Sat, September 15
Doors: 10:00 pm9:30 Club
Born in Cleveland, Ohio to Russian parents, Alina Baraz has been around music all her life. With both parents having classical training, she was destined to find her voice through music, citing D'Angelo, Daniel Caeser and Amy Winehouse as some of her major influences. Almost immediately after the release of her first single, “Roses Dipped in Gold” at age 19, Baraz and her family moved to Los Angeles to pursue her career as a singer/songwriter full time.
In 2015, Baraz released her debut project, Urban Flora. The project was a thoughtful exploration of a past relationship, made entirely over the internet with the Danish producer Galimatias. The two artist’s partnership began when Baraz sang her lyrics over a Galimatias beat, which would go on to be titled “Drift.” The acclaimed project was praised by the Guardian, NPR, Huffington Post, Harpers Bazaar and many more, and sat on Billboard’s Top Dance/Electronic Albums chart for over 125 weeks, peaking at #2.
2017 was a career year for Baraz. In January, she released the viral single “Electric” ft. Khalid, which has been streamed over 130M times and counting. The single was followed by an entire EP of remixes, pushing streams around "Electric" to over 157M worldwide. Filling the year with live appearances, Baraz headlined a sold-out US tour in the spring and joined Coldplay as support on their Head Full of Dreams Tour in the fall.
Baraz draws heavy inspiration from color and described the process of her latest project and album prelude The Color of You as a major departure from her artistic comfort zone. Before recording the project, she had never worked with more than one person at a time, let alone in a professional studio. Enlisting Grammy-nominated producer Robin Hannibal (Kendrick Lamar, Calvin Harris, Cee Lo Green) to help produce the project, Alina completely changed her songwriting process throughout the sessions. The project is a timeline of her trying to comprehend a new person entering her life, impacting it as intensely as a color she’s never seen before.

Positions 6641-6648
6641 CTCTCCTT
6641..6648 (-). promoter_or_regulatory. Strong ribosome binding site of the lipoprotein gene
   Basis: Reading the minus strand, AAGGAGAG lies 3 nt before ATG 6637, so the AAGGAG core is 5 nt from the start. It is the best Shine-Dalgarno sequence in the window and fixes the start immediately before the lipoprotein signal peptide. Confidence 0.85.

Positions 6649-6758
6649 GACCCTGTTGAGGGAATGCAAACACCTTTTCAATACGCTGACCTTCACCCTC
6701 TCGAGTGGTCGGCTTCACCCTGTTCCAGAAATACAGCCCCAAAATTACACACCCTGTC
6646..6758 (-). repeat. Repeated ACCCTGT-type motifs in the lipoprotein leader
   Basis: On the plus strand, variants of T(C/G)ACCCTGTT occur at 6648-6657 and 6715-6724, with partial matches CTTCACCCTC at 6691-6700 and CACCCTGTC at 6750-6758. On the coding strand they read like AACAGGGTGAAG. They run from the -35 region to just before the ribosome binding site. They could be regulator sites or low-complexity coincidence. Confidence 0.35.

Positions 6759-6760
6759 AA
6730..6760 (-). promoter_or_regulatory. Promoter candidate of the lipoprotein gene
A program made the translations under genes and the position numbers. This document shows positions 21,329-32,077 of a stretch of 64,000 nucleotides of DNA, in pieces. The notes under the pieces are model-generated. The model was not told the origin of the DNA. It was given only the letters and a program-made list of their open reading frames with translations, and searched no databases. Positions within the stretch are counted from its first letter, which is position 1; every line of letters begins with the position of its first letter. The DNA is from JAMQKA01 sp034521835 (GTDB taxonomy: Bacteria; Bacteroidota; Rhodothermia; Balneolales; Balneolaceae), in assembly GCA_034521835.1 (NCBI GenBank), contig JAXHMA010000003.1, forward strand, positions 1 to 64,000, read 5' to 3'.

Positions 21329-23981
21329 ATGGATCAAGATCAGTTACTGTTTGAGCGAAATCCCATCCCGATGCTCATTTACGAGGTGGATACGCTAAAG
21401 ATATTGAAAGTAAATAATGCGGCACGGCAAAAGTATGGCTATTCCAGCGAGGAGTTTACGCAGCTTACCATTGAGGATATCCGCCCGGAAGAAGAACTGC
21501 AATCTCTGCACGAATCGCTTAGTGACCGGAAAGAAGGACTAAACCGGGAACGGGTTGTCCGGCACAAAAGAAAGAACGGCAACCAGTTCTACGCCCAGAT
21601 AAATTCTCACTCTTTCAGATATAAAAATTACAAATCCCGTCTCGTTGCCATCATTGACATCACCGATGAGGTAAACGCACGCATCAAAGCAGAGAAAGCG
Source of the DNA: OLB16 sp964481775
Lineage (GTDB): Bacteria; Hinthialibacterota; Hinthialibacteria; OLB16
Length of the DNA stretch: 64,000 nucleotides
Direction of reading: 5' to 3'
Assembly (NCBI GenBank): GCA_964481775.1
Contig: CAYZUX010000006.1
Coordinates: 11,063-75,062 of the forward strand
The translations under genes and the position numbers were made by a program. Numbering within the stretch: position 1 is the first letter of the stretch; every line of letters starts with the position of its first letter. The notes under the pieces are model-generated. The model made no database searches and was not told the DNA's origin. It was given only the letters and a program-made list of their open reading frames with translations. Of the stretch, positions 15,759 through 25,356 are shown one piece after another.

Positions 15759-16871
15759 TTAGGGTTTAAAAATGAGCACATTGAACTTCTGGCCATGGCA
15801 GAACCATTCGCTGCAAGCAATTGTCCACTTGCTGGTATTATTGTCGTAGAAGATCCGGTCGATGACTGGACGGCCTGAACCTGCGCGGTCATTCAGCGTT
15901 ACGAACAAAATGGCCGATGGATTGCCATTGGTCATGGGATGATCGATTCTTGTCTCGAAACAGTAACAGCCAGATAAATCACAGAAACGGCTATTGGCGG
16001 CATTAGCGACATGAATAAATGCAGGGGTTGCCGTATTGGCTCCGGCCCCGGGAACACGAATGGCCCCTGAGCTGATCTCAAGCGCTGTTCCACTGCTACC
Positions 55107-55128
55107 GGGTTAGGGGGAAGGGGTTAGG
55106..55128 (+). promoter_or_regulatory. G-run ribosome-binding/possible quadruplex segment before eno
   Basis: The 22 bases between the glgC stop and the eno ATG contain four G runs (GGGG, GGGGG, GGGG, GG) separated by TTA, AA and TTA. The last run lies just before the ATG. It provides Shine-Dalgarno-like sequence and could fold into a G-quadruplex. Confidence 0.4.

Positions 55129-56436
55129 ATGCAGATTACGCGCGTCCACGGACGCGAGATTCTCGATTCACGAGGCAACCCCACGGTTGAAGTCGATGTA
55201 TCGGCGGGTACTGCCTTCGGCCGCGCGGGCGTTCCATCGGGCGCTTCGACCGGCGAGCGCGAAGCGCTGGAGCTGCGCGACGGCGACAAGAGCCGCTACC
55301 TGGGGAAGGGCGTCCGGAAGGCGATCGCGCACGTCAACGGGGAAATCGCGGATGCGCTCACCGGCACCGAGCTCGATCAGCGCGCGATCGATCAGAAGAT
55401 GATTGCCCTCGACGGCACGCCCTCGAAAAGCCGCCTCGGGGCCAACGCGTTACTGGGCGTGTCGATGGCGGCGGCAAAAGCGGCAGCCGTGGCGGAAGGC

“Ever since I started playing music, it was always about the feel,” says Josh Karpeh, AKA Cautious Clay. “There are a lot of things in art that you can learn by practicing or studying, but feel’s not one of them. It’s something you’ve just got to have.”
It’s that feel, that deep emotional intuition that fuels Cautious Clay’s sound. Blending R&B, hip-hop, and experimental indie, his productions are dark and engrossing, built upon a unique combination of organic instruments, digital programming, and soulful vocals. He writes with unflinching honesty, engaging in deeply personal self-reflection with boldly vulnerable and vividly poetic lyrics. At times recalling contemporaries like James Blake or Sampha, Cautious is a profoundly modern songwriter and a forward- thinking producer, but he’s also steeped in the past, quick to cite Burt Bacharach as an idol and credit Stevie Wonder and Quincy Jones as ever-present influences in his artful arrangements.
“I used to think about songwriting and production as completely separate,” he explains, “but when I learned how to merge those two things, that’s when I was able to start creating music that really connected with people.”
Originally from Cleveland, OH, Cautious began his artistic journey at the age of seven when he picked up classical flute. His studies led him deep into the worlds of blues and jazz, and by the time he hit college in Washington, D.C., he’d added a number of other instruments to his repertoire in addition to songwriting and production. Now based in Brooklyn, Cautious is consistently working on music for both his own project and for others.
815 V St. NW
Washington, DC, 20001
815 V St. NW
Washington, DC, 20001